An architect's rendering projecting what the intersection of Hawkins and...

An architect's rendering projecting what the intersection of Hawkins and Railroad Ave. would look like upon the completion of the Ronkonkoma Hub project. Credit: TRITECH Development Group

The Suffolk County Legislature on Tuesday set a Dec. 20 public hearing on the proposed hookup of the $538 million Ronkonkoma Hub to the Southwest Sewer District after county executive aides assured lawmakers there would be no fiscal impact on the 75,000 sewer district residents.

Public Works Commissioner Gilbert Anderson said confusing county documents stating the project will cost sewer district residents $11.42 a year will be revised to spell out that there would be “no cost to the district residents.”

Legis. Kevin McCaffrey, GOP caucus leader, said the vote only permits the hearing to go forward. McCaffrey said it was an “open question” whether there would be opposition to final approval of the project and the bond to pay for it.

The $26.375 million project would install two sewer lines for the 1,450-unit transit-related development next to the Long Island Rail Road station to handle 400,000 gallons of sewage daily.

The lines would have capacity for another 1.1 million gallons daily that could come from contracts with the Long Island MacArthur Airport, nearby industrial areas and potentially Islandia Village.

The developer, Tritec Real Estate, will be required to make a $7 million contribution to pay off the bonded debt for five years. Tritec also is responsible for $12 million in connection fees of its own, said Deputy County Executive Peter Scully. Suffolk has been awarded a $4 million state grant to help fund the project, Scully said.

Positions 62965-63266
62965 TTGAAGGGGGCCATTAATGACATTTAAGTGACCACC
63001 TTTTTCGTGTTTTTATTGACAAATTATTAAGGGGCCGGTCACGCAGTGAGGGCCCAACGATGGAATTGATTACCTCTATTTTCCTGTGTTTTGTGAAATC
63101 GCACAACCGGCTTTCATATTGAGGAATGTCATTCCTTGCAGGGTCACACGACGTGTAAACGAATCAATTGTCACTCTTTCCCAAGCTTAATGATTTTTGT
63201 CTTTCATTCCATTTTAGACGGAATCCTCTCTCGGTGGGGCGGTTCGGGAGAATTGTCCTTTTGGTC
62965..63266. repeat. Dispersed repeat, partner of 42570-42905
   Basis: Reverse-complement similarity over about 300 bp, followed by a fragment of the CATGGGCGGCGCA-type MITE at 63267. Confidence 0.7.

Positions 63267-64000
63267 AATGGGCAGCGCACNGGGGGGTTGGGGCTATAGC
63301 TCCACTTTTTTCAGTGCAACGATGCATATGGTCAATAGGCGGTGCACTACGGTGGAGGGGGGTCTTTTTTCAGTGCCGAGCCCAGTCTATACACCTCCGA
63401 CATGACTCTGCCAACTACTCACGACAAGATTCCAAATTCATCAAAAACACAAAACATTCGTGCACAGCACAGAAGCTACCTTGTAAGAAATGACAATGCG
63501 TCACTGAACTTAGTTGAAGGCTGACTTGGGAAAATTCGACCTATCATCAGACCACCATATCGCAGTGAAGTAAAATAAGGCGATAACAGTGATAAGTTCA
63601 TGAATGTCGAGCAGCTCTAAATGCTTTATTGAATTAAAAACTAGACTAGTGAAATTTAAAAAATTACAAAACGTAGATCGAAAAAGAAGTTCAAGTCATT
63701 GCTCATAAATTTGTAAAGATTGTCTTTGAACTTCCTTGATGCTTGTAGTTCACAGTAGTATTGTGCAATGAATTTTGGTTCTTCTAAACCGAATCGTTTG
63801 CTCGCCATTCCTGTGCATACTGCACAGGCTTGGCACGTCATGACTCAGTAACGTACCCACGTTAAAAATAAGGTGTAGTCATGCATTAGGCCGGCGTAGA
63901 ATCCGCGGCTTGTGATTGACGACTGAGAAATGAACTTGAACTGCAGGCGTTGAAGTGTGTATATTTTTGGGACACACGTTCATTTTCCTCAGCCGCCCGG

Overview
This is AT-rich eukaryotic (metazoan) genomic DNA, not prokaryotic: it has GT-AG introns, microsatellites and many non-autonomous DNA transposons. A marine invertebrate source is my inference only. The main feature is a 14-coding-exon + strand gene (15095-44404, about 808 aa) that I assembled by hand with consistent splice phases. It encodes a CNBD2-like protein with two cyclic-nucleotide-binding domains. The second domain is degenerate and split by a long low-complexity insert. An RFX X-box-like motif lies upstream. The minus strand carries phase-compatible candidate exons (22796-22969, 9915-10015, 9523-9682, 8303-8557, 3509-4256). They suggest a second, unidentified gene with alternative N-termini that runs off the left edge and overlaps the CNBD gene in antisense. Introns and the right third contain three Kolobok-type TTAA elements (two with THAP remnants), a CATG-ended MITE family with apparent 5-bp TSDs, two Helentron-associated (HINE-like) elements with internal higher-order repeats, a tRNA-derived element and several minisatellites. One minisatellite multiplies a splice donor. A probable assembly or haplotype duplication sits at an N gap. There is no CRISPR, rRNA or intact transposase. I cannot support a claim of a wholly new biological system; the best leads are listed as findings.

Those funds, he said, will give the county time to make agreements with town officials and other potential industrial users to complete financing of the remaining $3.75 million cost for the hookups. Tritec officials say their contributions will help the sewer district generate $33 million in new revenue from other connections that would yield them a $24 million net profit.

Several legislators expressed concern about the prospect of an increasing price tag and the project’s impact on the underground aquifer.

“These projects tend to become exorbitant,” said Legis. Thomas Barraga (R-West Islip).

Anderson said cost estimates are solid.

Legis. Leslie Kennedy (R-Nesconset) later questioned whether the administration of County Executive Steve Bellone was playing politics when, earlier in the day, his aides withdrew two resolutions to fund $6 million in improvements for the Hauppauge Sewer district.

“I’m suspect and concerned,” Kennedy said.

Scully said the Hauppauge resolutions need to be revised but had no connection to the hub issue.

“I still have questions,” said McCaffrey, referring to long-term funding of the project. “All the details are going to have to be flushed out before we vote on this.”

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